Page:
These powered bombs enable Russian planes dropping them to fly farther away from the front, reducing their vulnerability to Ukrainian air defences, which claimed 15 aircraft in February and early March.

Ukrainian leap

While holding the front more or less steady, Ukraine focused on striking deep inside Russia.

On Saturday, several explosions were recorded in Rostov, less than 100km (60 miles) from the Ukrainian border, with at least one geolocated to a Beriev plant repairing and refurbishing A-50 radar and reconnaissance planes.

Ukraine has targeted these planes, destroying two this year, because they spy on Ukrainian positions and give fighter-bombers their coordinates.

Russia’s Ministry of Defence claimed on Saturday that it had shot down all 47 drones over four border regions, including Rostov.

On Tuesday, Ukraine again sent a large salvo of drones – this time targeting energy infrastructure. Russia’s Defence Ministry said it shot down 58.

Ryazan Governor Pavel Malkov said one drone struck the Ryazan refinery, 180km (110 miles) southeast of Moscow and about 500km (310 miles) from the Ukrainian border, starting a fire.

Ukrainian news outlet Suspilne quoted Security Service sources as saying two further refineries had been targeted, in Rostov and St Petersburg, as well as two airfields. There was no evidence that those attacks had succeeded.

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(Al Jazeera)

Ukraine’s military intelligence said pro-Ukrainian Russian forces had staged a border incursion on Tuesday, clashing with Russian forces in border villages in Belgorod and Kursk.

The Russian Volunteer Force and Freedom of Russia Legion are anti-Putin paramilitaries that first attacked Russia in March 2023. Russian sources first denied the incursion, then claimed to have repelled it.

Whether it succeeded in the past week, Ukraine has been following through on tactics that have succeeded in the past, striking oil refineries and sinking or disabling as much as half of Russia’s Black Sea Fleet.

But in interviews with Western media, Ukrainian fighters on the front lines are raising the alarm about shortages of ammunition as United States military aid remains frozen in a Republican-controlled House of Representatives. The latest such warning came in Germany’s Der Spiegel news magazine on Tuesday when Ukrainian servicemen warned they could not hold out forever under current conditions.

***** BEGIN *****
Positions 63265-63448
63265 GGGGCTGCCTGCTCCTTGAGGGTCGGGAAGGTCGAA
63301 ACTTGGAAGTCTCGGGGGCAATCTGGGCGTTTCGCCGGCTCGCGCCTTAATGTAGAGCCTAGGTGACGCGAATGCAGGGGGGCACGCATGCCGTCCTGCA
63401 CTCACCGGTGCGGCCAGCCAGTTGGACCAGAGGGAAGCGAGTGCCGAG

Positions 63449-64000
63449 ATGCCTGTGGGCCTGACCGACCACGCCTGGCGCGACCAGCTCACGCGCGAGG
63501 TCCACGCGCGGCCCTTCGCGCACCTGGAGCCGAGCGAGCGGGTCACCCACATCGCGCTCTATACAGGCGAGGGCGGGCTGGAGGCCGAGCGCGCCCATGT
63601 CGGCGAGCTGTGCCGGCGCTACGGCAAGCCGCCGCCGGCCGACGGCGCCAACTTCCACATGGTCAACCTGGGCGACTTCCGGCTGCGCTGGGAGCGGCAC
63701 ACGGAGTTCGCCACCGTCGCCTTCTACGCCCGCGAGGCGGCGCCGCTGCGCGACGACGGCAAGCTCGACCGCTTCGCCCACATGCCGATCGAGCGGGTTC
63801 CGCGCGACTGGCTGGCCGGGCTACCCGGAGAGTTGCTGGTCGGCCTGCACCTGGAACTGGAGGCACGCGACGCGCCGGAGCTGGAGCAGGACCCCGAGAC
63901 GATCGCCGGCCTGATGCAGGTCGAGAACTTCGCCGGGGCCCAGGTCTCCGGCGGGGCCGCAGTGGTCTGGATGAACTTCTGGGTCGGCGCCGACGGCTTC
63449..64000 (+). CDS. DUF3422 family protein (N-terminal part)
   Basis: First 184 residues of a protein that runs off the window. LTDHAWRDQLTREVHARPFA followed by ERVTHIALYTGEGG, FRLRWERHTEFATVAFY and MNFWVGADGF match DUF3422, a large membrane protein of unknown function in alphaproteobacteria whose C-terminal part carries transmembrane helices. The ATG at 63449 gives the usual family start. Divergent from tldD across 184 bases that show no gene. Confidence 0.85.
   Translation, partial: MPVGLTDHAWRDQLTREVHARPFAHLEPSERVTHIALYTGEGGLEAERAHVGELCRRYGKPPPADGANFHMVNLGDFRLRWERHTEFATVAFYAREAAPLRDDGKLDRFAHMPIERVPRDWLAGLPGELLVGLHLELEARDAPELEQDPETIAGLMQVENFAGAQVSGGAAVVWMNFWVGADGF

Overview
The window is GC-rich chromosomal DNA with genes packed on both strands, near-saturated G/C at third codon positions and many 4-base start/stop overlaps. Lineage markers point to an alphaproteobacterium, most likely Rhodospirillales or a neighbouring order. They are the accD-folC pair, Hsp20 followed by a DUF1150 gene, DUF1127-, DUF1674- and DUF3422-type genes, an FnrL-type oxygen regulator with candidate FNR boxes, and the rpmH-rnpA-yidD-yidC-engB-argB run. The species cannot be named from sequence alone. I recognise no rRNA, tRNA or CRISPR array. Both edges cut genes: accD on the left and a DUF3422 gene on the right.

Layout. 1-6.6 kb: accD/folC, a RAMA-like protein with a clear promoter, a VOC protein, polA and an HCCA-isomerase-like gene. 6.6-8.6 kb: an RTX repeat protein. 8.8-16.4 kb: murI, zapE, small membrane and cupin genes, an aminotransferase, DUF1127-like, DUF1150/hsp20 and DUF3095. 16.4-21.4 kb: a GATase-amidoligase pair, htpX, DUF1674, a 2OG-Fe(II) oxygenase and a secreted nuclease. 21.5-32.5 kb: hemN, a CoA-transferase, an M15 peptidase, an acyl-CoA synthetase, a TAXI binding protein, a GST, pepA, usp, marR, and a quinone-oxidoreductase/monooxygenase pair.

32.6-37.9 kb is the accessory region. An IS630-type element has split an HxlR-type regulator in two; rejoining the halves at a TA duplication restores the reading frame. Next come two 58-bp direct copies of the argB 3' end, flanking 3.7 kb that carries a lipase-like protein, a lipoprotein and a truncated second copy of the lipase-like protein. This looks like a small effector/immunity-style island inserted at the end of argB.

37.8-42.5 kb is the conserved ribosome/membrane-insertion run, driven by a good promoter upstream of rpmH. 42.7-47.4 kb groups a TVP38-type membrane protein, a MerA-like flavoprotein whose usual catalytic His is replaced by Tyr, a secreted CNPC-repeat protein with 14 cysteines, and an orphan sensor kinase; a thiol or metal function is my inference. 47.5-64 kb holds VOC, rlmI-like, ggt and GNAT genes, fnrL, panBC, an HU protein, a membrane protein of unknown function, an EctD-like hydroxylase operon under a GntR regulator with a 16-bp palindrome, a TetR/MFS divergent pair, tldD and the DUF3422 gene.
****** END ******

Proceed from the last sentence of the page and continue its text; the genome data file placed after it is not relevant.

Even Ukraine’s new commander-in-chief, Oleksandr Syrskii, warned on Wednesday that “there is a threat of enemy units advancing deep into our battle formations.”

“Ukrainian shortages of ammunition and other war materiel resulting from delays in the provision of US military assistance may be making the current Ukrainian front line more fragile than the relatively slow Russian advances in various sectors would indicate,” wrote the Institute for the Study of War, a Washington-based think tank.

Ukraine’s European allies have been trying to make up for the US shortfall. Britain announced it would spend $160m buying 10,000 drones for Ukraine.

Czech officials said they had raised enough money from partners to buy 300,000 artillery shells from around the world for Ukraine.

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(Al Jazeera)

The Czech Republic is leading an effort to locate 800,000 artillery shells outside Europe and deliver them to Ukraine. Germany, which refrains from sending its medium-range Taurus missile to Ukraine because Russia said it would consider it an escalation, was reportedly discussing a plan to send the missiles to Britain as replacements for Storm Shadow missiles Britain would send to Ukraine.

The administration of US President Joe Biden said it was sending $300m of urgently needed military aid cobbled together from savings in the US defence budget. But none of this makes up for the absence of $60.1bn in military aid the US was planning to send in 2024.